Outliers can be unreliable, though, so we sorted and grouped the states by Census Bureau Region. We found again the Northeast had the most (194) and the West had the second-most (171) signatories. The South held 165, and the Midwest 139. Of the signatory schools that appeared on the U.S. News and World Report “Regional Universities” list (that is, excluding national universities and liberal arts colleges, and unranked community colleges or special-focus institutions), 71 inhabited the North, 34 the West, 30 the Midwest, and 22 the South.
Second, the sustainability movement among the elite, insofar as it is represented by the signatories of the ACUPCC, is better established among liberal arts colleges than it is at universities. The ACUPCC counts signatories among both, as well as among community colleges and a number of more middle-road institutions, but you won’t find many of the highest-ranked universities on the list.
Only two of the top ten universities have signed onto the Commitment: the University of Pennsylvania and Duke University (tied for #7 according to U.S. News and World Report). By comparison, 8 of the top 10 liberal arts colleges have signed on: Swarthmore College (#3), Pomona College (#4), Bowdoin College (#4), Middlebury College (#4), Carleton College (#7), Claremont McKenna College (#9), Davidson College (#9), and Haverford College (#9). Fifteen of the top 20, and 36 of the top 50, liberal arts colleges have joined the movement, versus a mere 5 of the top 20, and 20 of the top 50, national universities.
Third, while there are signatories from all levels of higher education, doctorate-granting institutions are the most prevalent, followed (somewhat surprisingly) by two-year colleges. Among the current signatories, there are 241 doctorate institutions, 188 two-year colleges, 150 at which a master’s degree is the highest degree awarded, 85 at which a bachelor’s is the highest award, and 5 with no degree information listed. The concentration of two-year colleges surprised us: they’re mostly community colleges drawing from local student populations, and presumably gain no recruiting advantages from latching onto such a hot topic as climate change. Nor are they wealthy schools with money to burn on geo-thermal furnaces and wind-powered heating units. Perhaps this indicates the thorough permeation of sustainability within higher education.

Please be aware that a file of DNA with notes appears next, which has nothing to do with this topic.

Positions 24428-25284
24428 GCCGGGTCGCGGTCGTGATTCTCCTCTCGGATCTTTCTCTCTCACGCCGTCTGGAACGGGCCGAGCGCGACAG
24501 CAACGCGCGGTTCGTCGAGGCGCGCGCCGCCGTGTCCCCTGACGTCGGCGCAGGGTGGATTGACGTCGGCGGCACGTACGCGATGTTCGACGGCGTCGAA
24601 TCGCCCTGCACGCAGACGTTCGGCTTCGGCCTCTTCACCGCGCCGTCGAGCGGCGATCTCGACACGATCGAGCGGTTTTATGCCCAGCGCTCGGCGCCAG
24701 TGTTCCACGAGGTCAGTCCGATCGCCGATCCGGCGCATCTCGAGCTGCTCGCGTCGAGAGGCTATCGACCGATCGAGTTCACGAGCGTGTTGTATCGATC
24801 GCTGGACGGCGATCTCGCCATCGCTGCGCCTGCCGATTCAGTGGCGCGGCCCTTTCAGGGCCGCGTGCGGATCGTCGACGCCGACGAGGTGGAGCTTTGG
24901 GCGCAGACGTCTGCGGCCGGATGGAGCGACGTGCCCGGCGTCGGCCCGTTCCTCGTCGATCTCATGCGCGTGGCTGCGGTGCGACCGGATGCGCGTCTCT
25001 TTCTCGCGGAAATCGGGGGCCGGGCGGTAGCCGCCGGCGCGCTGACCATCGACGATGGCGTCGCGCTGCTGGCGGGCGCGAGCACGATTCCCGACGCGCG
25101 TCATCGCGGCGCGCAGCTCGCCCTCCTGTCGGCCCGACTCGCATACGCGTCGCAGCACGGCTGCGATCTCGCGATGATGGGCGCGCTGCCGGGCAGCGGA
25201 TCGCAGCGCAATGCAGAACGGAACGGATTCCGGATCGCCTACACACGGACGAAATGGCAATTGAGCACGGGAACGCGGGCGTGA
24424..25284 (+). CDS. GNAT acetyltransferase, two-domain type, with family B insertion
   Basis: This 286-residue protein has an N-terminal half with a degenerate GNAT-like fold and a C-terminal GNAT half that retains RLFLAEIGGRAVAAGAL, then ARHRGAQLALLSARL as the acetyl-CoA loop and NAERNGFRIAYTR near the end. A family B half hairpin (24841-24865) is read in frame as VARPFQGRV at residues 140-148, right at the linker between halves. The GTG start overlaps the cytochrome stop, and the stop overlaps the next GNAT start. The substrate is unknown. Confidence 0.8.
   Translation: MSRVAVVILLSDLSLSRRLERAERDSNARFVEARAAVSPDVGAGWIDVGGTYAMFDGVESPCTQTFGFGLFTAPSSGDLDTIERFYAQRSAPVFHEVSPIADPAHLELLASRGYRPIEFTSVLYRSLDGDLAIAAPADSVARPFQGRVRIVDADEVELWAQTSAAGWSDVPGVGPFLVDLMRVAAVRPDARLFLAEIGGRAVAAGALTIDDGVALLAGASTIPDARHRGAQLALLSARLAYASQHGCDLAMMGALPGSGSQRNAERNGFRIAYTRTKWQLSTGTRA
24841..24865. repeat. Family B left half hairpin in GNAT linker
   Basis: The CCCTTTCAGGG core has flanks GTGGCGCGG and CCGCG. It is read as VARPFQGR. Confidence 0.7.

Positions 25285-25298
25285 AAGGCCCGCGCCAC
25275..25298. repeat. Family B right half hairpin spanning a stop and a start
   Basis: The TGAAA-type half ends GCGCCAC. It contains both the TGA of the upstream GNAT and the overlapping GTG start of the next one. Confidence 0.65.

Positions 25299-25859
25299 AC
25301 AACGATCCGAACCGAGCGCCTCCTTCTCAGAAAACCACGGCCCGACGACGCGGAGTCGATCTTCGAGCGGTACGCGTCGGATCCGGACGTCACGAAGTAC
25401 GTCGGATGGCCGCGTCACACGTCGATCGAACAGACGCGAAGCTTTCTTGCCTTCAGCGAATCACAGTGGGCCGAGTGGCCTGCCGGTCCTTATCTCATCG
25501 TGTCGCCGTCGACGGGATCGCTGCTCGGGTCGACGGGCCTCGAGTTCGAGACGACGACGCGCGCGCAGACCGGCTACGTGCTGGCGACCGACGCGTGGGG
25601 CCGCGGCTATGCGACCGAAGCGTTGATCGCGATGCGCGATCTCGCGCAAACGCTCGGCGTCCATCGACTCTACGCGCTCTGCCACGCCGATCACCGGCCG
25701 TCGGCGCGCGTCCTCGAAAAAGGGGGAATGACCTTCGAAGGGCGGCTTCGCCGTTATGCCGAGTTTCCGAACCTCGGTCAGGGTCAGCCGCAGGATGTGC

Finally, urban and suburban areas house more signatories than do rural areas. According to Carnegie Classifications and U.S. News and World Report data, 279 of the signatory schools are located in urban areas. Another 175 call a suburban area home, while 164 reside in the country. Fifty-one list no setting. (If you’re curious, 428 are public, 239 private not-for-profit, and 2 private for-profit.) In the future, we’ll examine how the sustainability doctrine differs across regions. Do urban schools care more about smog and pollution, while rural colleges emphasize water and mineral resources? We’d like to find out.
In the months ahead, we’ll be conducting studies of the sustainability movement at college campuses in America. Where did it come from? What does it look like? What are its goals? How does it implement them? Stay tuned for more installments.
Image: Pixabay, Public Domain